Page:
Global reward state affects learning and activity in raphe nucleus and anterior insula in monkeys.
Wittmann MK., Fouragnan E., Folloni D., Klein-Flügge MC., Chau BKH., Khamassi M., Rushworth MFS.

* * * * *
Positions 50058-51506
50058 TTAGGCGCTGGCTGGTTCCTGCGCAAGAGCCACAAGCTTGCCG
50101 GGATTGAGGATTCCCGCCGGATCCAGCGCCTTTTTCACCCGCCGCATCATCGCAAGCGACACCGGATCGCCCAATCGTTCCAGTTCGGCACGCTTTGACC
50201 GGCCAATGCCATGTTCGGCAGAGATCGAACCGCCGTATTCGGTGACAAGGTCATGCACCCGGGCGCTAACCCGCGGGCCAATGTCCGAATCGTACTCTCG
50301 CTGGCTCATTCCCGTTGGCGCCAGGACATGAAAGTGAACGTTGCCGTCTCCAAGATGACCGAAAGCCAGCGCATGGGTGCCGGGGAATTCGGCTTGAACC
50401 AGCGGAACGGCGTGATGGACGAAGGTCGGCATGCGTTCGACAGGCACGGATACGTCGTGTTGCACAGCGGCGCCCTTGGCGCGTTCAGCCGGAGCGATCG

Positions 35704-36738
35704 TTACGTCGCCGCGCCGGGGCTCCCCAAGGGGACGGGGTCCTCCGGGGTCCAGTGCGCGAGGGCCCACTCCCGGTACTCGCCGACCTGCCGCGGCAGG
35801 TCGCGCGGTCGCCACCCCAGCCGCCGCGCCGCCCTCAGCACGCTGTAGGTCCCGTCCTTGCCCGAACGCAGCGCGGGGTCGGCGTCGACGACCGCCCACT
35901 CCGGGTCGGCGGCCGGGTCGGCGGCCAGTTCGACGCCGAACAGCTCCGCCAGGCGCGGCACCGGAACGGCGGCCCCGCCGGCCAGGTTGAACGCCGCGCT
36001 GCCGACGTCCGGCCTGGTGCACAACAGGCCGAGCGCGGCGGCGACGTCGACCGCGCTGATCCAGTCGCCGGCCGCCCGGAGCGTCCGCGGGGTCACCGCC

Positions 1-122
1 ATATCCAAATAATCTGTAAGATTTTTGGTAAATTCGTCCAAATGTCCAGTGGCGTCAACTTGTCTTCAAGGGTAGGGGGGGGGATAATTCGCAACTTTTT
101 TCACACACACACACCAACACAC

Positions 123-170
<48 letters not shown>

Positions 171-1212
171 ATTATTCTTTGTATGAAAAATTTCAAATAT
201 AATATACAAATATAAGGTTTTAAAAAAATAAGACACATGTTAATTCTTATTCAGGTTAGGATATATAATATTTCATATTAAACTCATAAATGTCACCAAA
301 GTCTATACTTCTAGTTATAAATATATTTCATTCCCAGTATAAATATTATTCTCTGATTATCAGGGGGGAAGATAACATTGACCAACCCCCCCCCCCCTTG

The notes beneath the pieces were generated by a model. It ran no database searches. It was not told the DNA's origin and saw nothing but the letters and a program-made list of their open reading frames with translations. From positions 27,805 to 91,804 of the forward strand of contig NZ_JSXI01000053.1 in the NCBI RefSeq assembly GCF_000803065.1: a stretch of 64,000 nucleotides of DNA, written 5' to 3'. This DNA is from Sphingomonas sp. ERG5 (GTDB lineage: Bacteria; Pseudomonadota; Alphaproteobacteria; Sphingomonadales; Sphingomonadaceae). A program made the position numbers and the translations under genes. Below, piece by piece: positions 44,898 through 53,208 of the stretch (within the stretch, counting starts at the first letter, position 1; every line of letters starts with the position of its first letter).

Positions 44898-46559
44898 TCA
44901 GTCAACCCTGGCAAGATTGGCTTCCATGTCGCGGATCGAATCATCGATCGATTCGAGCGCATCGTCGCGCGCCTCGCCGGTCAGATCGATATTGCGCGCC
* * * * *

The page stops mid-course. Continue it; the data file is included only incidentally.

People and other animals learn the values of choices by observing the contingencies between them and their outcomes. However, decisions are not guided by choice-linked reward associations alone; macaques also maintain a memory of the general, average reward rate - the global reward state - in an environment. Remarkably, global reward state affects the way that each choice outcome is valued and influences future decisions so that the impact of both choice success and failure is different in rich and poor environments. Successful choices are more likely to be repeated but this is especially the case in rich environments. Unsuccessful choices are more likely to be abandoned but this is especially likely in poor environments. Functional magnetic resonance imaging (fMRI) revealed two distinct patterns of activity, one in anterior insula and one in the dorsal raphe nucleus, that track global reward state as well as specific outcome events.